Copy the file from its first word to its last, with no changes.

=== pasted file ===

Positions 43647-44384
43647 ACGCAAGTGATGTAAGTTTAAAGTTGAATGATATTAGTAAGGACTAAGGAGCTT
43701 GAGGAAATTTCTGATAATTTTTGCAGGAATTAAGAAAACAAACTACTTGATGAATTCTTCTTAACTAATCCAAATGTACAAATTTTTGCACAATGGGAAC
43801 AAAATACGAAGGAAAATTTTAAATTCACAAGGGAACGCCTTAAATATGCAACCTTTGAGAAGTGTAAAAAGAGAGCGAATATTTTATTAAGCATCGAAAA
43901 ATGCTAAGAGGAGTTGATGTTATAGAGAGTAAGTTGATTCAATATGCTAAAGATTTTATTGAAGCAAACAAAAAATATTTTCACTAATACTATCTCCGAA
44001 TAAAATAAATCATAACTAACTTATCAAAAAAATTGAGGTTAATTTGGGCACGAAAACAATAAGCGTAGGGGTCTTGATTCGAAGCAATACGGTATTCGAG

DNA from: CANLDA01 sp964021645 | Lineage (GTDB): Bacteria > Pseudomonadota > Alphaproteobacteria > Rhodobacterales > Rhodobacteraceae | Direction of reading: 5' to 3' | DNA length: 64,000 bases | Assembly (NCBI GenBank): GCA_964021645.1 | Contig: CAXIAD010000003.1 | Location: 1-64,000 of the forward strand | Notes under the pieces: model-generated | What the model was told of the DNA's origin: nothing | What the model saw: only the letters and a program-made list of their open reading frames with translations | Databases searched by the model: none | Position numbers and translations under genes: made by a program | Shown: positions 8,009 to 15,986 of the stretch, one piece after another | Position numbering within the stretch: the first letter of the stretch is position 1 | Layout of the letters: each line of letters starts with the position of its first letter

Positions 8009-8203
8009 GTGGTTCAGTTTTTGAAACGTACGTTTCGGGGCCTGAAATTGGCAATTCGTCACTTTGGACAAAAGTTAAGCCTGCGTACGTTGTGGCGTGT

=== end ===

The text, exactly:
Positions 43647-44384
43647 ACGCAAGTGATGTAAGTTTAAAGTTGAATGATATTAGTAAGGACTAAGGAGCTT
43701 GAGGAAATTTCTGATAATTTTTGCAGGAATTAAGAAAACAAACTACTTGATGAATTCTTCTTAACTAATCCAAATGTACAAATTTTTGCACAATGGGAAC
43801 AAAATACGAAGGAAAATTTTAAATTCACAAGGGAACGCCTTAAATATGCAACCTTTGAGAAGTGTAAAAAGAGAGCGAATATTTTATTAAGCATCGAAAA
43901 ATGCTAAGAGGAGTTGATGTTATAGAGAGTAAGTTGATTCAATATGCTAAAGATTTTATTGAAGCAAACAAAAAATATTTTCACTAATACTATCTCCGAA
44001 TAAAATAAATCATAACTAACTTATCAAAAAAATTGAGGTTAATTTGGGCACGAAAACAATAAGCGTAGGGGTCTTGATTCGAAGCAATACGGTATTCGAG

DNA from: CANLDA01 sp964021645 | Lineage (GTDB): Bacteria > Pseudomonadota > Alphaproteobacteria > Rhodobacterales > Rhodobacteraceae | Direction of reading: 5' to 3' | DNA length: 64,000 bases | Assembly (NCBI GenBank): GCA_964021645.1 | Contig: CAXIAD010000003.1 | Location: 1-64,000 of the forward strand | Notes under the pieces: model-generated | What the model was told of the DNA's origin: nothing | What the model saw: only the letters and a program-made list of their open reading frames with translations | Databases searched by the model: none | Position numbers and translations under genes: made by a program | Shown: positions 8,009 to 15,986 of the stretch, one piece after another | Position numbering within the stretch: the first letter of the stretch is position 1 | Layout of the letters: each line of letters starts with the position of its first letter

Positions 8009-8203
8009 GTGGTTCAGTTTTTGAAACGTACGTTTCGGGGCCTGAAATTGGCAATTCGTCACTTTGGACAAAAGTTAAGCCTGCGTACGTTGTGGCGTGT